NOW-ID is currently the international dance company in Salt Lake City. It is the creation of choreographer Charlotte Boye-Christensen and her partner Nathan Webster. Boye-Christensen formed NOW-ID soon after departing from the Ririe-Woodbury Dance Company, where she had been artistic director for 11 years. In making this daring transition from a sweet gig into a precarious new situation, her determination was—in her own words—to produce the most “fiercely contemporary” dance possible and bring world-caliber emergent art to Salt Lake City.
But this will be yesterday’s news to anyone acquainted with Salt Lake’s thriving dance community. In the time of Diet Prada—characterized by compulsory originality, free cultural appropriation, an epidemic of influencers and rampant online artistic theft—nothing could sound more dubious than the promise of yet another “innovation” or “breakthrough.’” Today’s news, then, is how Boye-Christensen, in the midst of the current manic episode of the culture industry, has confronted the formidable challenge of keeping dance’s cutting-edge sharp, precise and relevant. How do you keep the “new” genuinely new?
In this instance, Boye-Christensen’s daring creative strategy was to perform an unexpected about-face. Specifically, she takes her choreography decisively in the direction of the abstract. Abstraction, or the exploration of pure form, was once the foremost characteristic of modern art. However, for the last several decades, some leading artists have instead worked to emphasize the specificity of performance times and spaces and the inescapable interconnection of humans and technology. Boye-Christensen herself has aggressively and shrewdly engaged in such phenomenological explorations. In particular, she has used a variety of more or less sophisticated props—mirrors, electric fans, scaffolding, treadmills, voice recordings and video screens—as a means of foregrounding the situated-ness of the body within optical, technological, commercial and other networks. While such choreography was indeed revelatory in its moment, it is now undeniably the case that the vast majority of us are often far more aware of networks, particularly online social networks, than anything else. Of genuine interest today is no longer the matrix and its discontents but, rather, what lies outside.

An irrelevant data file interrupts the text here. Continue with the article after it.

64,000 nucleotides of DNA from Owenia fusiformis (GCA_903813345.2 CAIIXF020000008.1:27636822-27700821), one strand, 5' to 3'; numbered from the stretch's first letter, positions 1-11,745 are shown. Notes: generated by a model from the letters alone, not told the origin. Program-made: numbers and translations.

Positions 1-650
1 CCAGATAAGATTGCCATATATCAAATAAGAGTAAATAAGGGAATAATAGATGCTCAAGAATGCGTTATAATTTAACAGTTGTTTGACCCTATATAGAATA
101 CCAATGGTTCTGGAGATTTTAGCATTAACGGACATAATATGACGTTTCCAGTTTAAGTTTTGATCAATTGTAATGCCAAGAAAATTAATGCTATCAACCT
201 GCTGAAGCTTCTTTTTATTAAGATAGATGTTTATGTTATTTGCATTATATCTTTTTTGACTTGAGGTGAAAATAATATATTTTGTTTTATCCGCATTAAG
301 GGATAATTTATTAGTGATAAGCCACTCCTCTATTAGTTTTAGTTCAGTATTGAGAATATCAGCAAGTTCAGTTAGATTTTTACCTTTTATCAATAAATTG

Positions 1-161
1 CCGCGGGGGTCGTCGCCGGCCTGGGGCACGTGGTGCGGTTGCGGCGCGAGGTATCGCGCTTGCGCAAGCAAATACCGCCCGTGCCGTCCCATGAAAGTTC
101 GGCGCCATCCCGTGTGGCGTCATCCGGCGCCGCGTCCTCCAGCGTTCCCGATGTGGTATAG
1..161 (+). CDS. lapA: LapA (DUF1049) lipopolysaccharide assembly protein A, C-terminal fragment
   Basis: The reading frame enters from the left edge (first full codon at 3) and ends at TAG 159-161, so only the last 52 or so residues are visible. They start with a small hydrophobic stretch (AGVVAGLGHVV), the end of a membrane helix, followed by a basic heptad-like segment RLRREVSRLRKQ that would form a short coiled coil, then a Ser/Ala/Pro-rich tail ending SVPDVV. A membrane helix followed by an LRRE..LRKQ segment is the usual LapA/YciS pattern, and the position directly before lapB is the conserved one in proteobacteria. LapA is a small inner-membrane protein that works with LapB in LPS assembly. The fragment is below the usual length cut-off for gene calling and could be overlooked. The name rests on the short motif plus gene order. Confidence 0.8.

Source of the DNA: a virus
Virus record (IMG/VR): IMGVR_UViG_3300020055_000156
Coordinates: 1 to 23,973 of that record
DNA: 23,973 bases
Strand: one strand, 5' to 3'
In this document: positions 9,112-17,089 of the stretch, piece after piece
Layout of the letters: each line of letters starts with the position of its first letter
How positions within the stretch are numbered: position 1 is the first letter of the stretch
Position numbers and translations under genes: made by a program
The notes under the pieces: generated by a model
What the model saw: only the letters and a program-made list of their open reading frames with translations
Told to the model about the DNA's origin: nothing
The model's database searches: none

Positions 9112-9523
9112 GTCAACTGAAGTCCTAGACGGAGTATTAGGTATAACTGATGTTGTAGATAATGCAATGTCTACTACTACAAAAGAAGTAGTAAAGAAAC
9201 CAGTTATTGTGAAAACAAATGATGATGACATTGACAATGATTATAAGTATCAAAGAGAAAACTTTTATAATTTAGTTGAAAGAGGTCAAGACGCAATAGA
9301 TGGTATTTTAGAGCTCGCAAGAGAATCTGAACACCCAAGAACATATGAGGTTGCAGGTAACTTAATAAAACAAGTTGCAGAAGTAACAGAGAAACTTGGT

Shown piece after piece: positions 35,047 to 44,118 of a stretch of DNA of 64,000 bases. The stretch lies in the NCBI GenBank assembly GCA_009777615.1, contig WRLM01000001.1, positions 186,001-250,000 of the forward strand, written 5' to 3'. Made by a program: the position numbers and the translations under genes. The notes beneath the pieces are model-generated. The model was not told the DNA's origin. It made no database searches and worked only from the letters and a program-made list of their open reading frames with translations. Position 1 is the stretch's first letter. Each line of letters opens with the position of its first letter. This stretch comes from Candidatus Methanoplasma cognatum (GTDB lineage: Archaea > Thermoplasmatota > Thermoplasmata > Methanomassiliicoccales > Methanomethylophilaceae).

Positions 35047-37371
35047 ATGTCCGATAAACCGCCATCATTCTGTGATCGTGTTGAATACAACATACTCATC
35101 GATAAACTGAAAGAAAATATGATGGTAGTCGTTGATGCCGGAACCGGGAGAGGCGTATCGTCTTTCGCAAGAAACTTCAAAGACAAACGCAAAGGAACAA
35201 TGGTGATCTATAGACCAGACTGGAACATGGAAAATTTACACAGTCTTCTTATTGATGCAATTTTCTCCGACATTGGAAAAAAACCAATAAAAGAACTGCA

“NOW-ID returns dance to its most elementary components.”
Consequently, NOW-ID’s one-night production of Igor Stravinsky’s Rite of Spring, like much of Boye-Christensen’s more recent work, took place in a carefully selected outdoor location. Clearly, aligning the event with the summer solstice was another conscious choice. While it’s true that the site, beneath the on-ramp at 600 North, was chosen for its industrial aspect, anyone familiar with Boye-Christensen’s work will not have missed the performance’s surprising turn toward the “classical.” By classical, I refer specifically to Russian composers of the early-20th century, whose work rejected the emotionalism, psychology and melodrama (petty personal squabbling) that had become typical of program music. In an effort to jettison the narcissistic expression that bogged down the lively arts, they turned to folk tale, myth and ritual as sources of inspiration. Rather than private agony, they sought to explore the world of pure impersonal forces.